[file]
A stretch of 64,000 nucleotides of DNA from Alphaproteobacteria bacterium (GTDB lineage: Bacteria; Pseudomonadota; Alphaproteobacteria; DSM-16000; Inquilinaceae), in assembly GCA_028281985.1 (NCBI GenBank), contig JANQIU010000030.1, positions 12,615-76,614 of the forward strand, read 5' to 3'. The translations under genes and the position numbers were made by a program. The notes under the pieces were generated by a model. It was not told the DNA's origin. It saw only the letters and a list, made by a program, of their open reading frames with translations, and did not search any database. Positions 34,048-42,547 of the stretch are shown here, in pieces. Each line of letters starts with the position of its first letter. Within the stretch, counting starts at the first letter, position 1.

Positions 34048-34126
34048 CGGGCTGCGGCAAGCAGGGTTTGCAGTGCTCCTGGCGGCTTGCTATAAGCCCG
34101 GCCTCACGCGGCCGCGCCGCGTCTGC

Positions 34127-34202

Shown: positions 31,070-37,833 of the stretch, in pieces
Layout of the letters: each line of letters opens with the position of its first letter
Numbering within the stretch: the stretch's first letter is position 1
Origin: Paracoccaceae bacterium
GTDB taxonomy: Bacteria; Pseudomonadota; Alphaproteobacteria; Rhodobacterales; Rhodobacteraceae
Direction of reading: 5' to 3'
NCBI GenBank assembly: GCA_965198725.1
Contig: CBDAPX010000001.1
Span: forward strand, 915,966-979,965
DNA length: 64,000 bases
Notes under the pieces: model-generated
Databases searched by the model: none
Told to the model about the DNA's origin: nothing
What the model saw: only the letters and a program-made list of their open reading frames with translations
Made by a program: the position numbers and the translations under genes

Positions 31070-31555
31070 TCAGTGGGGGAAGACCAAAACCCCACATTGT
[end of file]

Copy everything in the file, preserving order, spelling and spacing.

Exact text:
A stretch of 64,000 nucleotides of DNA from Alphaproteobacteria bacterium (GTDB lineage: Bacteria; Pseudomonadota; Alphaproteobacteria; DSM-16000; Inquilinaceae), in assembly GCA_028281985.1 (NCBI GenBank), contig JANQIU010000030.1, positions 12,615-76,614 of the forward strand, read 5' to 3'. The translations under genes and the position numbers were made by a program. The notes under the pieces were generated by a model. It was not told the DNA's origin. It saw only the letters and a list, made by a program, of their open reading frames with translations, and did not search any database. Positions 34,048-42,547 of the stretch are shown here, in pieces. Each line of letters starts with the position of its first letter. Within the stretch, counting starts at the first letter, position 1.

Positions 34048-34126
34048 CGGGCTGCGGCAAGCAGGGTTTGCAGTGCTCCTGGCGGCTTGCTATAAGCCCG
34101 GCCTCACGCGGCCGCGCCGCGTCTGC

Positions 34127-34202

Shown: positions 31,070-37,833 of the stretch, in pieces
Layout of the letters: each line of letters opens with the position of its first letter
Numbering within the stretch: the stretch's first letter is position 1
Origin: Paracoccaceae bacterium
GTDB taxonomy: Bacteria; Pseudomonadota; Alphaproteobacteria; Rhodobacterales; Rhodobacteraceae
Direction of reading: 5' to 3'
NCBI GenBank assembly: GCA_965198725.1
Contig: CBDAPX010000001.1
Span: forward strand, 915,966-979,965
DNA length: 64,000 bases
Notes under the pieces: model-generated
Databases searched by the model: none
Told to the model about the DNA's origin: nothing
What the model saw: only the letters and a program-made list of their open reading frames with translations
Made by a program: the position numbers and the translations under genes

Positions 31070-31555
31070 TCAGTGGGGGAAGACCAAAACCCCACATTGT